rotate clockwise and'frictionally dragthe bandY 52"
with it. The two ends of'the‘bandl 5T being'con
nected to the differential force meter in opposed
relation permits the tensionson the two endsíto 70
mechanically evaluate the difference in forces or
2. In a dynamonieter device, a wheel having
a smooth flat periphery adapted to be propelled;
a diiîerenti‘al torquev responsiveY meter means in
cluding a supporting member in adjustable re
lation with sai-dì wheel> on which is rotatably
mounted an indexed' drum member internally
biased in one rotative direction, a band passing
partially' around: the’peripheryof> said: 'wheel and'`
having its two ends Iconnected to said indexed
from the single differential' force. meter dial 45,
drum member about the' periphery' thereof in
4'6‘.. The friction of. the band' 52;onthe periphery
22”of' the'wheelA 20' causes the tension in the end’Y 75 opposed relation sov as- to apply torques tending
produce the net force on the drum 42 to be> read >
2,510,973
associated with said bicycle-like frame and said
lever to rotate said lever about its pivot for
varying the tension of said band whereby wheel
to move said indexed drum member respectively
1in opposite rotative directions, the resulting
net torque arising from frictional tension of said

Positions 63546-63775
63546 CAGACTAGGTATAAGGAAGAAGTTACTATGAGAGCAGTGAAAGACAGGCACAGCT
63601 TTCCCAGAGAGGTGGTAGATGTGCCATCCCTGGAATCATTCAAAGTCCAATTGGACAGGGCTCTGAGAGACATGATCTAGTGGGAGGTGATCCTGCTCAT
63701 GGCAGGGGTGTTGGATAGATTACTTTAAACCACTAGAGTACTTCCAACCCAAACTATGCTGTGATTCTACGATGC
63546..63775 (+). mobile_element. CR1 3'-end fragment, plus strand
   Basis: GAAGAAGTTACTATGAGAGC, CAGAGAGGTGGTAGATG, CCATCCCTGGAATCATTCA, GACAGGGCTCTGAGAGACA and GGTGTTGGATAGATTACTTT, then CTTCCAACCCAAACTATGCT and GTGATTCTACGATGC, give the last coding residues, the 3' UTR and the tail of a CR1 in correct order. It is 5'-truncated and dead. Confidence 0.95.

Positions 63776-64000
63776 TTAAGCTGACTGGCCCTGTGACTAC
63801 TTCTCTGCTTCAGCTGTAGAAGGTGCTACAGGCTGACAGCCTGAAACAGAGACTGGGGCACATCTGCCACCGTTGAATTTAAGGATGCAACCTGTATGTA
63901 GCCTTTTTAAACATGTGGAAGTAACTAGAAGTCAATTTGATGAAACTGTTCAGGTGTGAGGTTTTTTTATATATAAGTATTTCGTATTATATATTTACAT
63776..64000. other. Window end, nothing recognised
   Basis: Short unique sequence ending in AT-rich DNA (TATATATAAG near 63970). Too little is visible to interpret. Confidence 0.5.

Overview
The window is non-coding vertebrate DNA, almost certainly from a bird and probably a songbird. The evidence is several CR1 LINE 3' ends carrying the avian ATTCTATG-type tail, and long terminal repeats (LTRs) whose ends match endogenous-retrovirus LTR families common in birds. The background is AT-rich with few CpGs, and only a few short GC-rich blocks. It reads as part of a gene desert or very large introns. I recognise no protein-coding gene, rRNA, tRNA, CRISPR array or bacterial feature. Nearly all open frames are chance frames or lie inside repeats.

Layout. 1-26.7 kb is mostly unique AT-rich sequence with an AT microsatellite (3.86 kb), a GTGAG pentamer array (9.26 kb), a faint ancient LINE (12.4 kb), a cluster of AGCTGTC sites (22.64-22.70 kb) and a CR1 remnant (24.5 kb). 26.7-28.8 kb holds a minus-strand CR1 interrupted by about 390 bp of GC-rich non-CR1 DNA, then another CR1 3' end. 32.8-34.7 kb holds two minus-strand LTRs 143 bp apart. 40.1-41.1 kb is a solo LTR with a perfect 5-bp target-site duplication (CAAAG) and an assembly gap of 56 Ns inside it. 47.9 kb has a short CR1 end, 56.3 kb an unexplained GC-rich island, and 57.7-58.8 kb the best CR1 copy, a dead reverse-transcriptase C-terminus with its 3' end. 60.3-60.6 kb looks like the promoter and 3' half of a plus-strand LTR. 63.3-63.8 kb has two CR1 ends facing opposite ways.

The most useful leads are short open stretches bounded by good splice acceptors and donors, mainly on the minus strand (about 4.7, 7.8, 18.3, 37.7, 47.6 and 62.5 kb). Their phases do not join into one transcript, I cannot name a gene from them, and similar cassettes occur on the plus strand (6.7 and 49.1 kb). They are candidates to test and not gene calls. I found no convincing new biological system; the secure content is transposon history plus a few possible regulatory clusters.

band upon rotation of said wheel rotating said
rotation will cause a difference of tension at the
indexed drum member until the bias of said in
ends of said band, the net tension being in oppo
dexed drum member balances the resulting net
sition to the spring bias of said indexed drum
torque, the adjustment of said supporting mem
to rotate said indexed drum by an. amount pro
ber relative to said wheel being adapted to vary
portional to the net torque, and said indexed
the tension of said band for changing the net
drum being calibrated in work units to directly
torque on said indexed drum, and said indexed 10 indicate the work done by a predetermined rota
tional movement of said wheel.
drum member being calibrated in work units to
5. In a bicycle ergometer assembly for meas
directly indicate the work done by a predeter
uring the work output of human subjects in
mined rotational movement of said Wheel.
which there is a bicycle-like frame arranged to
3. A bicycle ergometer assembly for measur
rest in a stationary position and having a foot
ing the work output of human subjects compris
ing, a bicycle-like frame arranged to rest in a
propelled wheel with a smooth nat periphery as
stationary upright position, a wheel having a
sociated therewith, the improvement which com
prises; a single differential torque responsive
smooth ñat periphery rotatably mounted in the
meter including a lever arm with a pointer inte
rear fork of said bicycle-like frame and adapted
to be rotated by foot-operated means, a single 20 gral therewith pivotally mounted on the bicycle
like frame and rotatively supporting a spring
differential torque responsive meter including a